Tag Archives: ADHD

Autistic Confessions – In Hiding

I’ve been in hiding. Desperately trying to conserve the energy that I have left at the end of the work day. Being in an offices is extremely hard, despite having kind coworkers. At the end of the day my head is pounding and my energy is drained, leaving little left for more pleasant things.

Hidden away from the world, I turn down almost every invitation. Navigating the social aspects of my workplace leaves my social mussels overworked. I’ve push almost everyone away because I literally can not handle anyone or anything extra at the moment.

I’ve stopped checking my personal email. There are so many emails and so much information being shared at work. I get to the point where I just need all input to stop. My brain has become bogged down and slow, as I try to process my days when I get home.

My brain is like a sponge, it sucks up everything until it is drowning and oozing. Covered and dripping with too much information this most important organ can no longer function, so I shut it off, preventing meltdowns.

This is burnout, this is me in self preservation mode. I am holding on but some days I am barely here. I try very hard to always stay positive because I know sinking into a depressing would be the worst thing for me at this point.

In the meantime it’s many solitary walks in the woods, counting my breaths, less commitments, and as much creative down time as possible.

That is why I have gone into hiding, reclusive, in quiet stillness. I’ve got to take care of myself, there is nobody to do it for me.


Autistic Confessions – Intrusive Thoughts

Intrusive thoughts – I’ve had them since I was a child, although the older I get (due to continuing great effort on my part) the more manageable these things have become.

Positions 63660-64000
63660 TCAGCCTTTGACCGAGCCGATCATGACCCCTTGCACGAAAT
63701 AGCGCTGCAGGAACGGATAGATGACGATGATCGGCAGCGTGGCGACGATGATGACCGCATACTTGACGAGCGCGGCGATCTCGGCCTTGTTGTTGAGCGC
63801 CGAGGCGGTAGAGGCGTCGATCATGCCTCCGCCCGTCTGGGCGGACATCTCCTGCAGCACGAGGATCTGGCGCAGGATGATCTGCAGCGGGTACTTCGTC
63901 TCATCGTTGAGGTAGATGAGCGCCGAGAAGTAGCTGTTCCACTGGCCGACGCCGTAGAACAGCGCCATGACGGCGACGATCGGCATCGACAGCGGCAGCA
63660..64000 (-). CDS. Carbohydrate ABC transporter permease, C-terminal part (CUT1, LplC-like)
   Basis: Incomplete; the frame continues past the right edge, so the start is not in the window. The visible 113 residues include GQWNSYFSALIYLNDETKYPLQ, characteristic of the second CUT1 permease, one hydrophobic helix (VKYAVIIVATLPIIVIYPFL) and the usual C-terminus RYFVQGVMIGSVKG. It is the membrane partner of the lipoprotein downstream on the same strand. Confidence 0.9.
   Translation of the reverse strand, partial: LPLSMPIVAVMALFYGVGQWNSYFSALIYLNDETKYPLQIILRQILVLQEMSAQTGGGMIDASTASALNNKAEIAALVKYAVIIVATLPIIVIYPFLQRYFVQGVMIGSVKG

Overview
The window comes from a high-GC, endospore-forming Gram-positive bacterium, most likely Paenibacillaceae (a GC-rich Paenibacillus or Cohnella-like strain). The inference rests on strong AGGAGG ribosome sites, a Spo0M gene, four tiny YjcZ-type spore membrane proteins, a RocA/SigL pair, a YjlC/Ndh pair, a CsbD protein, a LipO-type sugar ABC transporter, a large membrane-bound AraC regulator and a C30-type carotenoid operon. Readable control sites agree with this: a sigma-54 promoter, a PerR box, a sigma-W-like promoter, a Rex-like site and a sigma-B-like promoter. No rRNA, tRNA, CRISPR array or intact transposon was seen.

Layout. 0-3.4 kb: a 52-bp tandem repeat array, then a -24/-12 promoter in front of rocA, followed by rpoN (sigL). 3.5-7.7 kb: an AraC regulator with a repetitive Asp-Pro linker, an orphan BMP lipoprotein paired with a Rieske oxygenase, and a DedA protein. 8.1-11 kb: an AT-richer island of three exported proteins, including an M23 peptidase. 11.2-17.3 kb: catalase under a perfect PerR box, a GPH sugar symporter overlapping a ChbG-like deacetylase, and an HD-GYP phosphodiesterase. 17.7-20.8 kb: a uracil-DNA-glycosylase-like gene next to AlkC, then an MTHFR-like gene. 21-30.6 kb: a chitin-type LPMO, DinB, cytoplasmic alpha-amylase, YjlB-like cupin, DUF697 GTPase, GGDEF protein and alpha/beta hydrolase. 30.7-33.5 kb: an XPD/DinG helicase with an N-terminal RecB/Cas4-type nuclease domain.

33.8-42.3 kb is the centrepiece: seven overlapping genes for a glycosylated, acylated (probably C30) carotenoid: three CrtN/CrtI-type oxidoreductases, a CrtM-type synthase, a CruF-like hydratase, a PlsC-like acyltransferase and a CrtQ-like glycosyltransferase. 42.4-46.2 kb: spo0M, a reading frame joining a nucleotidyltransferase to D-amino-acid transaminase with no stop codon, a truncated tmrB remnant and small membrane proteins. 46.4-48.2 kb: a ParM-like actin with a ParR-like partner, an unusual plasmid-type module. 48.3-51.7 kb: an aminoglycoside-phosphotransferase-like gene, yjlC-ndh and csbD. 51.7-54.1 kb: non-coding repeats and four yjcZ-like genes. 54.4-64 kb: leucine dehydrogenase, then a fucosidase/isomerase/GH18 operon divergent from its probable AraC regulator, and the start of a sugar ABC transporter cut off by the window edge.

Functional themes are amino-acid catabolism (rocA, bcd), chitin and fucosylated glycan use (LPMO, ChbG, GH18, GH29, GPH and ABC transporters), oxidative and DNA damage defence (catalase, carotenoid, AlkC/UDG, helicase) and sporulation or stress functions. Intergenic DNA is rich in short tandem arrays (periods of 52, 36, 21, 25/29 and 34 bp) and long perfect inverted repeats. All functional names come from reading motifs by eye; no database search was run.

When I was a child, I remember being disturbed by some of the things that would randomly pop into my head. Very quickly my inner monologue would begin to obsess over what ever horror I had just seen or thought.

“Why I am I thinking about that? Is this going to happen? Do I want this to happen? What’s wrong with me? This is not normal.” 

As a child I was convinced I would grow up locked away. One day my mind would crack and all the crazy would fall out, people would know, and they would put me away. It sounds ridiculous but this fear was very real to me for many years. It never fully vanished until my Autism diagnosis.

I’ve learned to manage things. I’ve learned to recognize the patterns in my mind (most of the time). When I see myself slipping into that same old spiral it’s time to move my mind to something else – a distraction.

Turn on the radio and sing out loud. Blast your stereo and dance until the nagging fades away. Write a poem, make a sketch, go for a run, or a walk. Get out of your head – turn it off, make it stop. If you go there the trap will have you deep in the dark.

Autistic Confessions – Hyper Focus

Where did the time go?

I have no idea. I was hyper-focused on a task and the rest of the world melted away for the past 6 hours. I literally forgot to eat. I REALLY have to pee and my ass is killing me from sitting cross legged in this chair all day.

Did you hear me?

No, sorry I was really focused on what I was doing.

But I’m right next to you and it’s quiet in here. 

I know, I’m sorry I was really focused on what I was doing. I don’t mean to tune the world out, but the world is a constant bombardment to the senses. Hyper focus makes all that met away. I am getting things done, which is amazing and all the noise stops.

Autistic Confessions – I’m an Information Addict

Hi, my name is Anna and I am addicted to information.